There’s plenty of mountains to climb on two wheels in Europe, but only a few climbs have secured their place in the Grand Tour history books and in every cyclists bucket list. One of the names you will hear a lot is the Stelvio Pass in Italy – one of the most brutal climbs in racing history, but also one of the most beautiful roads in the world! Read our latest story from Francis, our Customer Competition winner, to find out more about what it’s like to conquer this giant with us…
‘After two ‘easy’ days of riding and the beast of Mortirolo conquered it was the day I had been waiting for – the Stelvio day. Okay let’s back track – the easy days were anything but easy (180km and 4400 mts of climbing) but they were an ideal way to ‘ease’ into the middle two star days.
We had spent the previous night in a splendid typical Tyrolean hotel in the small ski resort of Santa Caterina Valfura. This is situated half way up the Passo Gavia (another climb – another story). Everything you want in an overnight Alpine hotel was included; characterful owner, bike room and work tools, powerful shower and enough pine furniture to devastate a forest in one refurbishment. If it wasn’t for a starter of Lasagne you wouldn’t know you were in Italy.
To be honest this wasn’t my first ascent of the Stelvio, however all previous rides had been astride my Turbo Trainer with a Taxc video of the climb. I doubted this time I would be watching Jack Bauer save the world in the box set of 24 as I had in my shed.
The morning briefing of the days ride by tour leader Lieven gave all the details we needed and confirmed what was sent out in the pre tour information – if only I had read it I would have known that we would be climbing from both sides in the same day – I think I squealed a little when this was revealed. The sensible ones who had read the emails appeared less like a 5 year old on Christmas Day.
As we were stationed halfway up the Gavia the first part of the ride was a descent back into Bormio before taking a right hand past yesterday’s afternoon’s coffee stop café (tempted as I was – this wasn’t the time to revisit – but I encouraged others to do so – so as to give me a head start).
The Bormio side of the Stelvio is the unclassic climb and is more varied but still offers fantastic views, sweeping bends and even a flat section. The day of our climb was August 15th, a national Italian holiday so we got to share the road with amongst other things a classic car rally (could the day get any better?).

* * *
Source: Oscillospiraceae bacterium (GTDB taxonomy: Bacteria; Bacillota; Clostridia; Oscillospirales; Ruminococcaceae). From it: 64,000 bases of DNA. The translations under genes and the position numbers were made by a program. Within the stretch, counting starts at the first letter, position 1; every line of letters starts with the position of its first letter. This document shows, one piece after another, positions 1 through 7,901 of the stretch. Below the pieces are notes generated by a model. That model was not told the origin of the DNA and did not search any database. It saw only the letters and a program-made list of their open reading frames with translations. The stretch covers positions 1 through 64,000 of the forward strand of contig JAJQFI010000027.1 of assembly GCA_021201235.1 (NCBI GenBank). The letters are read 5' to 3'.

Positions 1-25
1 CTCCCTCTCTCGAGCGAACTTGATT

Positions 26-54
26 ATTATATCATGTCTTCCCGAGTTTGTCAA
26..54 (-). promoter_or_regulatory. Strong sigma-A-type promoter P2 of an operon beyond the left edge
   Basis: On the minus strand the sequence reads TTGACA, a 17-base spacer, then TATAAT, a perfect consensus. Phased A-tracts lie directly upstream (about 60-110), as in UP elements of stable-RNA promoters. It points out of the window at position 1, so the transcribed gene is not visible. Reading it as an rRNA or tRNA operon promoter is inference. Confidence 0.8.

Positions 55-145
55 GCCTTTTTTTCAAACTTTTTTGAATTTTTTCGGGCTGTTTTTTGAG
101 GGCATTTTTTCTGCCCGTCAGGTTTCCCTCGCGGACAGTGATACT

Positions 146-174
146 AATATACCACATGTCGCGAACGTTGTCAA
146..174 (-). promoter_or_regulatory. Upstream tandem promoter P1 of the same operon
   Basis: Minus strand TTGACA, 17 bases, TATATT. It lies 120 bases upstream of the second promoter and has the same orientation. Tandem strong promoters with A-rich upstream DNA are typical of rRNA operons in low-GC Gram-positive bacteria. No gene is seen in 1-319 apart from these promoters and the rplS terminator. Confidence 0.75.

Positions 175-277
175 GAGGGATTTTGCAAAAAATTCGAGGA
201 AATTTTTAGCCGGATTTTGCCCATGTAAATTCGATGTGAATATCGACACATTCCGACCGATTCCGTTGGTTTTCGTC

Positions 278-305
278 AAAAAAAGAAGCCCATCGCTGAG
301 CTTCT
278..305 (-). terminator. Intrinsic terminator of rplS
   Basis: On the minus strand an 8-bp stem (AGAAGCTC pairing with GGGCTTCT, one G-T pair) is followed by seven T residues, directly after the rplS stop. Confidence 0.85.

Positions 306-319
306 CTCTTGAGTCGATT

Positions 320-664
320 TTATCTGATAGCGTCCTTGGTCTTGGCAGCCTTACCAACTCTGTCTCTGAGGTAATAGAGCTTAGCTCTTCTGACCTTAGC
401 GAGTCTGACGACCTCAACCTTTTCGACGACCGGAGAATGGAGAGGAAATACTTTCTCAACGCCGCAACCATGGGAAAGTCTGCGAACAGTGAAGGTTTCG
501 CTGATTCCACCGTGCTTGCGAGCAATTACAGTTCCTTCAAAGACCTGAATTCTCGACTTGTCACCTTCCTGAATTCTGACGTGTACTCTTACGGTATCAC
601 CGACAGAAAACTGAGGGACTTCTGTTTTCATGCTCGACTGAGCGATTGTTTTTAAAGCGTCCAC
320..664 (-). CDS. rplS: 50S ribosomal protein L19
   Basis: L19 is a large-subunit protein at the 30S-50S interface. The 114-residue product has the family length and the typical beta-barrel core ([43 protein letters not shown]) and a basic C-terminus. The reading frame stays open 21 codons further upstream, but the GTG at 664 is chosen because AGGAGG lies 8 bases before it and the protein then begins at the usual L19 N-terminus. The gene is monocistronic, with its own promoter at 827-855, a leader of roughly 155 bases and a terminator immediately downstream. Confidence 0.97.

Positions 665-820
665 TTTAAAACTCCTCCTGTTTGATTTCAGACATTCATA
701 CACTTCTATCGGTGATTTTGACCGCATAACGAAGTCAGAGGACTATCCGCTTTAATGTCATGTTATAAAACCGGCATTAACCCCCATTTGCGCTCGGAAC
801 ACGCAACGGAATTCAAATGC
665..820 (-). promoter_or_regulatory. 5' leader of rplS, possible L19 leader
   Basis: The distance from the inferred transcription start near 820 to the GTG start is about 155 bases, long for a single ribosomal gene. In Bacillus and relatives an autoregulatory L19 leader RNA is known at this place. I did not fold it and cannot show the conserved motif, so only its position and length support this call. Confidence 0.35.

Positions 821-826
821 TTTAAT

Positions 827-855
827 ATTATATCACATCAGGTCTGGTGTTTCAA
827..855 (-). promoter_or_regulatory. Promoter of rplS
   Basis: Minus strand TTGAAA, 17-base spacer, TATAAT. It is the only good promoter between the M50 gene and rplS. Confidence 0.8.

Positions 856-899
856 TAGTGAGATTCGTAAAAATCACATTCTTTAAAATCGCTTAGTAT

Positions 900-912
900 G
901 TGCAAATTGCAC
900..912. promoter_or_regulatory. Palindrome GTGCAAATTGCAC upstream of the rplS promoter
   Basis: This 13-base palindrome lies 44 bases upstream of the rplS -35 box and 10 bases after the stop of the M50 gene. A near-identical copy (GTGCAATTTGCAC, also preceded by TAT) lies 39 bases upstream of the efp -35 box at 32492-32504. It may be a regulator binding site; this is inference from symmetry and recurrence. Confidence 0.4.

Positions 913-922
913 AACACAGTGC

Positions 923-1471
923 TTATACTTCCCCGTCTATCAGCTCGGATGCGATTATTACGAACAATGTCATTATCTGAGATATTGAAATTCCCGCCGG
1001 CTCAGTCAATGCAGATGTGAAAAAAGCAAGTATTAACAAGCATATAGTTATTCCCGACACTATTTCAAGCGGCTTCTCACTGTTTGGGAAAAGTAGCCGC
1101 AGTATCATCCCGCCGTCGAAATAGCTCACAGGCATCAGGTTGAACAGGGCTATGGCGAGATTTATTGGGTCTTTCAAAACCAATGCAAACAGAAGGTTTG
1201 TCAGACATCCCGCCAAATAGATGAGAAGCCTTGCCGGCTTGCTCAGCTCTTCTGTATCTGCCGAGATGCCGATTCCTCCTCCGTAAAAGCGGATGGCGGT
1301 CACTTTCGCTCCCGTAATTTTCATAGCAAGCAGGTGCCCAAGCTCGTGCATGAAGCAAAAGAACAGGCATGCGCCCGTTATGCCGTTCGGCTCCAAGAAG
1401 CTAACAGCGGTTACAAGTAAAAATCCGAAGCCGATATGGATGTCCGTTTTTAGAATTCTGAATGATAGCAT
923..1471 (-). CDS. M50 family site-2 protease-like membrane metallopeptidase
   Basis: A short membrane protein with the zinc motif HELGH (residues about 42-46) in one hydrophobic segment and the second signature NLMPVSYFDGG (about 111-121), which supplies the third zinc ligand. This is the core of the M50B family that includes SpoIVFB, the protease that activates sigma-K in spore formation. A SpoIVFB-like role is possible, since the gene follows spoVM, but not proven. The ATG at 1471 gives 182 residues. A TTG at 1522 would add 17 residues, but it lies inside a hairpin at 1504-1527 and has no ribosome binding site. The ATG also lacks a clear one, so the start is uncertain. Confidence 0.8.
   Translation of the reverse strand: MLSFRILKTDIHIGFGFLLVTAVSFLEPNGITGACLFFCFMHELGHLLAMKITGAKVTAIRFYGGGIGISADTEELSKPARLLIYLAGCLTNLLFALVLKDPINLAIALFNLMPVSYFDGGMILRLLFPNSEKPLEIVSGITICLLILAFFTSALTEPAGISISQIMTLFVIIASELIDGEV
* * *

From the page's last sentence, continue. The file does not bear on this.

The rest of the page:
At the gloriously Sunny summit it was awash with beaming riders frantically studying Strava to see how close they were to Sky’s Gianna Moscon’s KOM time (don’t ask mine). Although I’m pretty sure I’d beat him on stuffing handfuls of peanuts & Haribo into mouths.
The descent down the classic side was exhilarating, as you couldn’t help but know before long it would be time to come back up. But nothing gets a rider down a mountain quicker than knowing lunch would be waiting. Our guides had negotiated with the owners of a hotel in Trafoi for us to relax in their grounds and enjoy an espresso whilst our picnic lunch was being created.
Still with cake crumbs on my shorts it was time to ascend again. The only thin between Trafoi and the summit was 46 hairpins – a better writer than me could describe the bends and gradients but all I can say is… awesome!
Knowing there was no more serious climbing when we reached the summit for the second time – it was time to explore the shops and tat stands that adorn the top of Stelvio. With a support van there was no worry about only being able to purchase what you could carry, so Stelvio branded jersey, cap, fridge magnet, ashtray, t-shirt, snowdome and blow up sheep were all fair game. You know it’s a grand day when a Yorkshireman loosens his purse strings and pays over the odds for mementoes.
Only one day in an eight day holiday but a cycling mecca that is a scratch that must be itched and a massive bucket list tick.’
Have some iconic climbs to tick off your bucket list? Francis joined us on our Italian Alps road cycling holiday, and so can you! And check out our full range of Mountain Challenges for your chance to conquer the famous climbs in France, Spain and Colombia.